New “disruptive physician behavior’ standards create conflict among hospital administration and medical staff.
Hospital administrators and doctors nationwide are experiencing problems in establishing and implementing the new JACHO standards for “disruptive behavior” for physicians. Physicians are appropriately concerned over any damage to their future careers as the results of having been referred by their credential committee, physician well being committee or any other disciplinary unit or hospital administration for “disruptive behavior”. Therefore, they have argued forcefully for all types of written assurances to protect themselves from risk.
One of the consequences of this squabbling is the delay in the implementation of these new standards. Some of the new policies appear to stall actions against any physician accused of disruptive behavior for at least six months by requiring the physician to participate in a survey in which others in his specialty area are asked to respond to a series of questions regarding his or her demeanor in relation to patient care and interpersonal interaction. The goal is to see if the physician is able to make changes in his or her behavior without intervention. If positive changes are seen, the survey is repeated in three months and a decision is made to dismiss the action or to order anger management.
What is clear so far is that psychological/psychiatric intervention is not seen as an acceptable remedy for disruptive behavior by any of the new policies, which are being adopted. All physicians routinely reject any record of intervention, which implies treatment for mental or nervous disorders. This is a reasonable strategy since anger is not a pathological condition and therefore not responsive to psychotherapy or psychotropic medication.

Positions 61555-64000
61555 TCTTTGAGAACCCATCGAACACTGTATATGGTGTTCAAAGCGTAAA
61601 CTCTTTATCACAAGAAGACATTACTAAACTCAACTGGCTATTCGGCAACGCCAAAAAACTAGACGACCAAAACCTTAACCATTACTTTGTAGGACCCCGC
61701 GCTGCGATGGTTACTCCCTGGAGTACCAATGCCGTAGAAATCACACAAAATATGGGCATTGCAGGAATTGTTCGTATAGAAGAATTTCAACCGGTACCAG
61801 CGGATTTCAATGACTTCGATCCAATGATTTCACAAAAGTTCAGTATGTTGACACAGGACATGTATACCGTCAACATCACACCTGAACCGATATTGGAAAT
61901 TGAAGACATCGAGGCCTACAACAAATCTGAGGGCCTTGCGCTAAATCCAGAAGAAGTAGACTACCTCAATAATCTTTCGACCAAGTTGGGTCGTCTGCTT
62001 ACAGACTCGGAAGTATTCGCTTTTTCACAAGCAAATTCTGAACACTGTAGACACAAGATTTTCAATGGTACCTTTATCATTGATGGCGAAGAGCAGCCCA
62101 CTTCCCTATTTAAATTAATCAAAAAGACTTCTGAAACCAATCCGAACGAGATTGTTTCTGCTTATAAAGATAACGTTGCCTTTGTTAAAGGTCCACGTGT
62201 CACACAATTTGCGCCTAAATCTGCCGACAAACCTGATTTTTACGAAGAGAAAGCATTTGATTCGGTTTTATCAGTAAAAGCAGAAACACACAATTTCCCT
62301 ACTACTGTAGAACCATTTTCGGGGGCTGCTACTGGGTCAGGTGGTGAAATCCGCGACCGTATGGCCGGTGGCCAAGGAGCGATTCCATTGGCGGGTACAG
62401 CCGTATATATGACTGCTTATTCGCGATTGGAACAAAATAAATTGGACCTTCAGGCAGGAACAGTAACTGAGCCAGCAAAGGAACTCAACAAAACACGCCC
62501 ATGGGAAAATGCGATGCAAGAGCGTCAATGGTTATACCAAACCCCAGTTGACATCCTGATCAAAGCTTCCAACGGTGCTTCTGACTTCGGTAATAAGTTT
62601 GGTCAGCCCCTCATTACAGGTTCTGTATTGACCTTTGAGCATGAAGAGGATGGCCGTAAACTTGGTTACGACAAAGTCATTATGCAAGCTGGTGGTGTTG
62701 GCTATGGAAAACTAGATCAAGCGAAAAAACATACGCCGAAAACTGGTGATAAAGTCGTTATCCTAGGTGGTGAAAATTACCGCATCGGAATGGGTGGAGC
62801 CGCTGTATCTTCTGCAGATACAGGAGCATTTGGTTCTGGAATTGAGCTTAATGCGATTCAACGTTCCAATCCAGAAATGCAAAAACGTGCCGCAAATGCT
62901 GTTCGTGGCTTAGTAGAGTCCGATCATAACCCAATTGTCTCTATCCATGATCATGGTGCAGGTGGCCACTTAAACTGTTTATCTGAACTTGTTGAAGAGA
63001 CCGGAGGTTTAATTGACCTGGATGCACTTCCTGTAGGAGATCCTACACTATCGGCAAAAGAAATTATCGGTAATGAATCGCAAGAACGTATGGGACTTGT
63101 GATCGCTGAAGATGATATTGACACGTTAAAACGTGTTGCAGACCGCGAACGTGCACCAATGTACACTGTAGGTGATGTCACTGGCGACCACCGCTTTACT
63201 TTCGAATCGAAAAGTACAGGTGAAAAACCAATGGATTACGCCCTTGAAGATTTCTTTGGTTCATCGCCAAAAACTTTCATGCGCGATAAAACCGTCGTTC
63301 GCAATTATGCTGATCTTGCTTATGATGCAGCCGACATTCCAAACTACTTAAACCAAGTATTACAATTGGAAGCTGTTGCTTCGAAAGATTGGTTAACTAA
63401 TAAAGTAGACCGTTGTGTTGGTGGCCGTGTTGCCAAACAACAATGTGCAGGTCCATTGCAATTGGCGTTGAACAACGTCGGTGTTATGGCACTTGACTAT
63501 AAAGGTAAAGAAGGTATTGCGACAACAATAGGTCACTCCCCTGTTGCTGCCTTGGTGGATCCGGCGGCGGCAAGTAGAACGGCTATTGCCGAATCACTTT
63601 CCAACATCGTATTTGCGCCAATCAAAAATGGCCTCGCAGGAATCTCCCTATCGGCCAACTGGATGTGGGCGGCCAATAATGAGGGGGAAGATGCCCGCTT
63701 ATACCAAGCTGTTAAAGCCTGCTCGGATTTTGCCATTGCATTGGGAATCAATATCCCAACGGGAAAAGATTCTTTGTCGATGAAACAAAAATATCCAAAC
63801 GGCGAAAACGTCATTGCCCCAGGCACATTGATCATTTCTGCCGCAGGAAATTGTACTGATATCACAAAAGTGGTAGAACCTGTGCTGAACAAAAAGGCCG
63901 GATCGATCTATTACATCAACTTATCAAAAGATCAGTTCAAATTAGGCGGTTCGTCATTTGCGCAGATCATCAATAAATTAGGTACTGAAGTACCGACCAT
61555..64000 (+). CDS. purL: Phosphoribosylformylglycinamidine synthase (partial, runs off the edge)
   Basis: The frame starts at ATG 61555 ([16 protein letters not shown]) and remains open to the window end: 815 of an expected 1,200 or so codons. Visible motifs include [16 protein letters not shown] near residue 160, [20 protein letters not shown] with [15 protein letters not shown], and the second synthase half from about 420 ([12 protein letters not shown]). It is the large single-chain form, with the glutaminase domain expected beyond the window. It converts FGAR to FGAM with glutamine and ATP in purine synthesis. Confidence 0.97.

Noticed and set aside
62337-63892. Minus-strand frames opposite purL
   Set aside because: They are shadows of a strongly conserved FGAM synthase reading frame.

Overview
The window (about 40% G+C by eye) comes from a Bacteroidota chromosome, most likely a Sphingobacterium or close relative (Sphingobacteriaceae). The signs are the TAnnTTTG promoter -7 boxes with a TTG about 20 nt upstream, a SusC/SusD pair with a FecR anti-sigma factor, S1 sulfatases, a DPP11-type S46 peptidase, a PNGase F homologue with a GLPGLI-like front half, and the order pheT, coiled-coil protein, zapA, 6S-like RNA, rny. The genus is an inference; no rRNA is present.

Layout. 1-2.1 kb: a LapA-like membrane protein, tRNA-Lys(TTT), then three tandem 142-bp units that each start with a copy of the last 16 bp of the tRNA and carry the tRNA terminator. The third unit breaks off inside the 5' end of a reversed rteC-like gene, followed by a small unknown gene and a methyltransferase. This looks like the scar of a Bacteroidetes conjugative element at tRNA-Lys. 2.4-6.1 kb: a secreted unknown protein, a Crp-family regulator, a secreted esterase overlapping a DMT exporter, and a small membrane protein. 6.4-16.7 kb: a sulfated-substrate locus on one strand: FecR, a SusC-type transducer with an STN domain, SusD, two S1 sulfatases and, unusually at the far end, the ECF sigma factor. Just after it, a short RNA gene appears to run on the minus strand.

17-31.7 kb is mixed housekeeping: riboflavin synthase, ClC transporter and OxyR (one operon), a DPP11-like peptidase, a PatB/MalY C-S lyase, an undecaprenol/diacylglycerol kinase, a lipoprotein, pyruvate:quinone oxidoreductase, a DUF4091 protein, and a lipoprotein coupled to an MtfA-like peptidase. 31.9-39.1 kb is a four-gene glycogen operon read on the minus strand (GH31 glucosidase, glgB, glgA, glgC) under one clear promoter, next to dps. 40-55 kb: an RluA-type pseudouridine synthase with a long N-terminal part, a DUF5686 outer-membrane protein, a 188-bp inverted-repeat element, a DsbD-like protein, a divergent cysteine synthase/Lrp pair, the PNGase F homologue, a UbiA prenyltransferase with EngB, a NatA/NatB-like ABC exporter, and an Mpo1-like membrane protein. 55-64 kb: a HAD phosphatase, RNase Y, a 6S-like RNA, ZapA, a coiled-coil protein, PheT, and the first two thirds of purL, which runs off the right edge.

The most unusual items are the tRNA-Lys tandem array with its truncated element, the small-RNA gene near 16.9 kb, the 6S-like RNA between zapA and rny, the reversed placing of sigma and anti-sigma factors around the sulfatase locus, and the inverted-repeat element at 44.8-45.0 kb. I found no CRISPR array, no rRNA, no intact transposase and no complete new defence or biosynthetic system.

The most reasonable and the most widely acceptable intervention is one which is offered on-site or at a neutral location with an opportunity for the physician to receive an intensive assessment for stress, anger, communication styles, emotional intelligence and motivation to change. The Coaching offered must include skill enhancement in these same areas.
George Anderson, MSW, BCD, CAMF, CEAP
Diplomate, American Association of Anger Management Providers
Anderson & Anderson®, The Trusted Name in Anger Management